Here are some of my thoughts about the funding proposal. I will mostly just explore the statements already given by Bitcoin.com here and here.
There has been many ideas floating around who is actually paying for it. Would it be the miners (hashers), the pools or BTC paying for it? Some people suggested on Reddit that this is completely free. It’s not that easy, and I will explain it.
The old saying goes, “There is no such thing as a free lunch”. And this is correct in this case as well. At a first glance, it would appear that the miners would pay for it, and the mining pools would act as collectors. Initially, the miners will take a small hit and they will start mining BTC instead.
Due to the unique properties in bitcoin, when miners leave the network, the difficulty goes down. In practice, this means that kilowatt hours (kWh) needed to produce one BCH will go down. So even if the miners will be paid less BCH by the pools, less kWh will b required to produce the coins. The net effect is that miners will end up paying the same amount of USD for producing coins.
That doesn’t sound like sound economic theory, one would argue. Well it does, because what really happens is that we are mortgaging the PoW security of the chain. The BTC chain holds a mortgage loan on BCH that will increase the difficulty on BTC and lower it on BCH.
Some people asked on Reddit, “If it’s free, why don’t you just allocate 80% instead? Why stop at 12.5%”. The answer is simple. Because taking too much mortgage debt is dangerous. We need to balance it. Financing something with a mortgage is the most normal and common thing to do, but it has to be reasonable.
Because bitcoin has this unique feature with difficulty adjustment, the mortgage can be considered repaid when the coinbase allocation stops after six months. When this will give an immediate boost to BCH since BCH suddenly will be more profitable to mine and PoW security returns to the BCH chain.
If it turns out the mortgage we take out is more than the network can handle, the initiative should be abandoned.
Is this a tax? An initial glimpse at it makes it look like one, but if you dig deeper into the game theory, how bitcoin works; it's not that simple. Tax is a dirty and bad word among bitcoiners, and the hate for taxes have somewhat blinded people. The gross effect could be called a tax, but the net effect is more like a PoW mortgage. I don't think we should focus on the semantics, rather focus on what the consequences are, and if they are worth it.
All mining is always voluntary. Each mining pool vote with their hashpower and decide which block to mine. The truth is that just because you mine a block, it doesn’t mean you will get paid for your effort. The other mining pools needs to voluntarily choose to put 99 more blocks on top of yours before you can use your coins.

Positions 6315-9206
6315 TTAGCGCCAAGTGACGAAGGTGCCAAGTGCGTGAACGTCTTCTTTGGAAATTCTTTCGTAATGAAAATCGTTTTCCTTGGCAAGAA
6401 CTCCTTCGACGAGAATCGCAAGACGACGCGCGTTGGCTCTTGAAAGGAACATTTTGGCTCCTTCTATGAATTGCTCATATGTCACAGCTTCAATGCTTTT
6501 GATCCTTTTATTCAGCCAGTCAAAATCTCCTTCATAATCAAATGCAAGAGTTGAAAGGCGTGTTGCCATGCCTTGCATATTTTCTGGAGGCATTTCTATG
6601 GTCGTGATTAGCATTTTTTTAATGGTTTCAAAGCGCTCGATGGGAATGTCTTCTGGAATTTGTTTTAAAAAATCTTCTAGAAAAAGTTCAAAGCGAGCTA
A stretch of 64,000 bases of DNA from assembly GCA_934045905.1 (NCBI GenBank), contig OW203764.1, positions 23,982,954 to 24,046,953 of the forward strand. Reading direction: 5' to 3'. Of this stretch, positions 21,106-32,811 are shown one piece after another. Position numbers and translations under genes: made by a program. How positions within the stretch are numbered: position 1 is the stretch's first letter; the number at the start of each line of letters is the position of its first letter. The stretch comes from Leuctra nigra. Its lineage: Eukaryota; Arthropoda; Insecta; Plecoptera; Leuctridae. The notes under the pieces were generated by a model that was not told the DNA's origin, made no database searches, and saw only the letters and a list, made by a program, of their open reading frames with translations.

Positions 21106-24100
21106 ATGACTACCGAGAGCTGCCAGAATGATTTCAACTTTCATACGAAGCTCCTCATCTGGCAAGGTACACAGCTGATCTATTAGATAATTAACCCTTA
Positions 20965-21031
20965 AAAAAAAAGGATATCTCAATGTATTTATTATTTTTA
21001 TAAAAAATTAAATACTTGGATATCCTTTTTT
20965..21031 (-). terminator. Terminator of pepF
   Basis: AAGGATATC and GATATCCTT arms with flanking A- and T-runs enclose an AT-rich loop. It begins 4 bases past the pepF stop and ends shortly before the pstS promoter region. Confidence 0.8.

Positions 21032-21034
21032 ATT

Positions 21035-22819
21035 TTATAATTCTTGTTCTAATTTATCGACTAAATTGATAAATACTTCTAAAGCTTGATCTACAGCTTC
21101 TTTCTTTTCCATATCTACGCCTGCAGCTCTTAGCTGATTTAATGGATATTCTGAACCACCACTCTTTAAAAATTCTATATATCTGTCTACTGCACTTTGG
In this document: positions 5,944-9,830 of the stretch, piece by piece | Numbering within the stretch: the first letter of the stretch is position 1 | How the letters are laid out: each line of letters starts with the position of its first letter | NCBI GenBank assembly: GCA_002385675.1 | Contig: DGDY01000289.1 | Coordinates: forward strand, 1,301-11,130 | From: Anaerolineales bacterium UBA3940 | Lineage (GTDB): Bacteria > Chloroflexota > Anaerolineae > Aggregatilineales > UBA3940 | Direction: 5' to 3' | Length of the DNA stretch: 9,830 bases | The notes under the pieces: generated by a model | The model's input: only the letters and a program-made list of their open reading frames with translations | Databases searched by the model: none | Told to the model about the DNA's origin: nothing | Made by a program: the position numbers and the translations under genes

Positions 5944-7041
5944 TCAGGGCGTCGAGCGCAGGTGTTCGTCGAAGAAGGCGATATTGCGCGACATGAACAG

After 12.5% is shaved off the block reward, 5.46875 BCH remains. Each miner (hasher) will be paid from that. Any mining pool trying to do this alone will just have all their hashrate leave. It’s like a boxer cutting off his leg to lose weight. You would just create a disadvantage for yourself. For the game theory to work, all pools needs to do it. If not, the difficulty won’t go down and we won’t be able to mortgage the PoW. Either everyone does it, or no one. There is no middle ground.
For this to be voluntarily, the amount would be much lower and it would need to be a configuration on the pool account where each miner can choose to get paid less and the mining pool would allocate coins directly to a development team.
The main person who wrote this proposal, Jiang Zhuo'er owns most of his hashrate. He is both a miner (hasher) and runs a mining pool. Not all pools own their hashrate, but we have spoken to some of our customers mining on Bitcoin.com that are positive. We also acknowledge there are miners against the proposal. Please keep in mind that this proposal can only work if a majority hashrate supports it. We are not doing this to enrich a few individuals, but to strengthen Bitcoin Cash as a whole.
Without majority hash support behind it, this effort could risk a chain split.
We have stated that it must be temporary and reversible. This is important, and there are a few things that needs to be in place for this. To make sure it is temporary and reversible, we need checks and balances. This can not be added as a consensus rule in the nodes everyone runs, because then it would not be reversible. This is a soft fork that only miners need to do. Exchanges and wallets should follow the longest PoW. That way, this proposal can only work as long as the miners mine on pools supporting this proposal. This adds accountability towards the mining pools. It also makes sure that mining pools have an incentive to dissolve the initiative if they lose majority hashrate support. Because newly mined coins require 100 confirmations to mature, it creates an incentive to mine on the longer chain the exchanges are on and salvage the coins mined rather than sticking to the initiative.